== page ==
Last summer in Seoul, I was approached by a college student on a subway. She asked me who my plastic surgeon was.
To be clear: I have never gotten any plastic surgery, but I cannot say the same for thousands of South Korean girls who have undergone surgery or intend to in the near future. When and how this became such a commonplace practice remains unclear, but cosmetic surgery is undeniably ingrained in Korea's culture. This, however, is not a phenomenon exclusive to Korea, but rather is a trend extending to the entire Southeast Asian region. I am simply honing in on Korea because as a Korean-American, I am most familiar with its culture.
Today, South Korea has emerged as a technological echelon when it comes to plastic surgery, an impressive feat that should be lauded. I am certainly not opposed to cosmetic surgery. "Your choice, your body," my teacher used to remind us. Plus, the way skin grafts can heal severe burns or reconstructive surgery can reverse birth defects like cleft lips are a testament to the miraculous benefits of such corrective procedures.
Instead, my trepidations lie in the fact that I cannot saunter through Gangnam without seeing illuminated advertisements of before-and-after surgical polaroids. I can't walk through Apgujeong, Seoul's teeming version of a happening location like Williamsburg, in Brooklyn, without seeing blown-up billboards for the "Plastic Surgery Plaza". That is why when the Buzzfeed article about the identical-looking Miss Korea 2013 contestants was published, I could not dispute because it was true. In fact, based on the similarities between the pageant contenders, one could argue that the pageant guidelines listed "big doll eyes and heart-shaped jaws" as entry requirements.
I think the empty promise of an ugly duckling transformation into a white swan is misleading. When speaking with friends about what the 'end goal' of these surgical procedures were, answers spanned the gamut of "looking as pretty as [actress] Kim Tae Hee or [figure skater] Kim Yuna" to "eventually finding a good husband." This suggests that these girls believe surgery will yield a 2.0-version of oneself, but I challenge that a thinner chin should not be correlated with increased popularity among boys.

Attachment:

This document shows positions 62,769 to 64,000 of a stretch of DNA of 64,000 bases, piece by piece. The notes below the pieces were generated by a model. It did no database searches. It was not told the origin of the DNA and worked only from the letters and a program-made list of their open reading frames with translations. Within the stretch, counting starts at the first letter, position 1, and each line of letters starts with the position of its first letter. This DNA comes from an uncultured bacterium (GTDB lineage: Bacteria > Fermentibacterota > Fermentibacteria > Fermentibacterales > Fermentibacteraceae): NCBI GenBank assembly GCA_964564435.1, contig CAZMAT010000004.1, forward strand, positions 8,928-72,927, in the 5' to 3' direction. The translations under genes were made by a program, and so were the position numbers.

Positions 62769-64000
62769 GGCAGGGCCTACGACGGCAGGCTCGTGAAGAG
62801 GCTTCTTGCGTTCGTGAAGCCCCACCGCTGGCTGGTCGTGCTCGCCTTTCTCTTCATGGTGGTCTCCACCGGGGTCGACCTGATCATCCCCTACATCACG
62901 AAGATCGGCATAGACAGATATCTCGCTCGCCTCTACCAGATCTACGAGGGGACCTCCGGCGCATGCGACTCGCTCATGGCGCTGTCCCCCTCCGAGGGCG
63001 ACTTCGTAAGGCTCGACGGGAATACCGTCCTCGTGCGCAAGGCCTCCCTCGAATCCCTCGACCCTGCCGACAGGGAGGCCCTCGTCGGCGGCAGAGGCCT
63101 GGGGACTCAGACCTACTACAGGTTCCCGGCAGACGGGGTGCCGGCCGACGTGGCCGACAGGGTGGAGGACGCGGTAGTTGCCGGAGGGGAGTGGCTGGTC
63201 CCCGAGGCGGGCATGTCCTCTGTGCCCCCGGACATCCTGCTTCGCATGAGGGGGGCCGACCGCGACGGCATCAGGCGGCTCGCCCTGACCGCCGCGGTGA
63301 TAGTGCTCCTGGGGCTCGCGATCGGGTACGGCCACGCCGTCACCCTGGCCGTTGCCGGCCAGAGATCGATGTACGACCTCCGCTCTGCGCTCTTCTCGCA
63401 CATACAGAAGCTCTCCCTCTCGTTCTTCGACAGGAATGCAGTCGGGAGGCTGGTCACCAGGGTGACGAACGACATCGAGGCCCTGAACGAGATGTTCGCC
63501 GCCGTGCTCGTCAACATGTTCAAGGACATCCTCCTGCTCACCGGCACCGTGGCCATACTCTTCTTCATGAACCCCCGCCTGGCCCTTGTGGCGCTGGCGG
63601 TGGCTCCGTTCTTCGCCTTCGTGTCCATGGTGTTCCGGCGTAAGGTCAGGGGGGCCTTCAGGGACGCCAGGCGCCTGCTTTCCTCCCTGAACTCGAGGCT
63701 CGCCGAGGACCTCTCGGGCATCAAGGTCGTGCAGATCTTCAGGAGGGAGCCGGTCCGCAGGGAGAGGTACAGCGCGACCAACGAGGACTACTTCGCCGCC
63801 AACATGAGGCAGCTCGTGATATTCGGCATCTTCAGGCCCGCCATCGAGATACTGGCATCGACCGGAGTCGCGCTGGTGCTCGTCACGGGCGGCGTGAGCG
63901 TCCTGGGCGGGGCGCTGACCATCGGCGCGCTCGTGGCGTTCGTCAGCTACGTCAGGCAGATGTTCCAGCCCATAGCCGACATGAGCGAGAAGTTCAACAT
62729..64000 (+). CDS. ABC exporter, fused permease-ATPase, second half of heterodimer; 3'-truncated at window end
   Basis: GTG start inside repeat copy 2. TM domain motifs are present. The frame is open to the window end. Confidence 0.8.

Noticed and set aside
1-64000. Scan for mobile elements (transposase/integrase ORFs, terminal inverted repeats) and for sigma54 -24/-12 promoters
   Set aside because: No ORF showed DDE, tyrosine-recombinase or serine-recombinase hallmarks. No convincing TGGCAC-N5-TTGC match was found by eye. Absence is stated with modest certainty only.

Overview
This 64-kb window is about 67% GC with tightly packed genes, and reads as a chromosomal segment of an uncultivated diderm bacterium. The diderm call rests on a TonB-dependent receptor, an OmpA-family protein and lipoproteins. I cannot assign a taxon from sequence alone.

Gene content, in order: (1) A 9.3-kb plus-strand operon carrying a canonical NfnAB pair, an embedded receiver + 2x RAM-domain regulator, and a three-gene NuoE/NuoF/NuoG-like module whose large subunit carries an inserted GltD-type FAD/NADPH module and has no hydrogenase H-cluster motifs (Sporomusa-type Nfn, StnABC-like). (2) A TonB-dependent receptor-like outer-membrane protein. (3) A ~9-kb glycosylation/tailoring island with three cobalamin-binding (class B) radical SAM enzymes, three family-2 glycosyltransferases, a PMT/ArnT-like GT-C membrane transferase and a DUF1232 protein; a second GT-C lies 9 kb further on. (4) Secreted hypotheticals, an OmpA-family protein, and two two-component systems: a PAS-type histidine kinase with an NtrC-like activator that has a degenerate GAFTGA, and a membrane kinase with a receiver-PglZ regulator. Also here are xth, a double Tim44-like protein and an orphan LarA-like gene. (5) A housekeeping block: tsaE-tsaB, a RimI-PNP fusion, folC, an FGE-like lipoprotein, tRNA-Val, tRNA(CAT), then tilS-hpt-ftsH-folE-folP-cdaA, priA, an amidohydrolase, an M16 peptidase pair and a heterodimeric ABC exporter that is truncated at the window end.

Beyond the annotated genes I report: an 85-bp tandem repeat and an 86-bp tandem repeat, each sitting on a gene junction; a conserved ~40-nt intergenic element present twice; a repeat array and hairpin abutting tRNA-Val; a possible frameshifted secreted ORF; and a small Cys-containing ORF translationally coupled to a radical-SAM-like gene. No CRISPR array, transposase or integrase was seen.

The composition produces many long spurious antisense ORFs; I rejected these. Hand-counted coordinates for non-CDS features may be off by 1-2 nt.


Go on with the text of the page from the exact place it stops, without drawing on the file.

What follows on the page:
Then there is the qualm with the timing of these surgeries for young girls. I chatted with my Korean friend, Kate*, to grasp the general rationale of why girls prefer to schedule surgeries prior to freshman year of college. Three years ago, she received double eyelid surgery, removed her beauty marks and moles, and got a "minor" nose job. Kate explained that if she returned to Korea to get the nose job during high school, the physical transformation -- albeit subtle -- would be noticeable among her peers. The golden period during the summer after high school, therefore, allowed her to forgo the incessant gossip and hallway whisperings about her improved face. It was like a Get Out of Jail Free card. An added bonus was that her new friends in college would assume that this narrower nose was a genetic blessing of some sort.
What more, surgery should not be used as motivation. My friend, Stella*, admitted that her mother told her in seventh grade that if she gains admittance into a university on par with Harvard, she will be rewarded with cosmetic surgery. That means that at the age of 12, Stella began looking forward to a double eyelid surgery that would make her eyes look larger and more "western". To her, the trade-off was sleep in lieu of studying, but more taxing was that until she received the admission letter, she lived under the impression that she needed to change to be beautiful.
And here lies the missing link: inner beauty. It's not about the type of cosmetic surgery or the motivation behind the decision. It's about the lack of emphasis on one's own beauty. Before I traveled to Asia in 2004, my grandmother told me that I can buy as many clothes, shoes, or food as I desire, but one thing I should never undergo is plastic surgery. Puerile as it may sound, she reminded me that I am beautiful exactly the way I am, and this is the one message that we should remind each other more often. After all, why change what's not already broken?